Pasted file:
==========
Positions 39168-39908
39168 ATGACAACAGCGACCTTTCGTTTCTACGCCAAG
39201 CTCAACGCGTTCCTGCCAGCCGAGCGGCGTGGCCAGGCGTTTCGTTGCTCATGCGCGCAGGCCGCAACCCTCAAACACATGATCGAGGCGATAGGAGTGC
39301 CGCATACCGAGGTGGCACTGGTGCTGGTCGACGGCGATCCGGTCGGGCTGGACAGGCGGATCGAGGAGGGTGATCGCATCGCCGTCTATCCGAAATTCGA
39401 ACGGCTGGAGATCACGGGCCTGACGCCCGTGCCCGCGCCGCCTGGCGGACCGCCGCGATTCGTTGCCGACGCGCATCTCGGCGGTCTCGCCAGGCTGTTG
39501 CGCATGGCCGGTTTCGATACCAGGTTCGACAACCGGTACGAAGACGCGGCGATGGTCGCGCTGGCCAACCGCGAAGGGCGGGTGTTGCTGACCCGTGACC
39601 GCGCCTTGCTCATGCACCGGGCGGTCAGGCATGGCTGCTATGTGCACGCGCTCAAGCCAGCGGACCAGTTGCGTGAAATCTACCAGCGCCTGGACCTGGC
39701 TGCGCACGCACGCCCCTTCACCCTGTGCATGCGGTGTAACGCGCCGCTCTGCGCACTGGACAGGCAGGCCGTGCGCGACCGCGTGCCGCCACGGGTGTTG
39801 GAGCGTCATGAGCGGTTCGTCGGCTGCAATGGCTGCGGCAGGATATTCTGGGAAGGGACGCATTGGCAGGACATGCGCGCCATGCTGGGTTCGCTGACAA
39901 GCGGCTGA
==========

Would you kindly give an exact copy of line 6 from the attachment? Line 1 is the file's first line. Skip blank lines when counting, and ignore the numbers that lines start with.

39501 CGCATGGCCGGTTTCGATACCAGGTTCGACAACCGGTACGAAGACGCGGCGATGGTCGCGCTGGCCAACCGCGAAGGGCGGGTGTTGCTGACCCGTGACC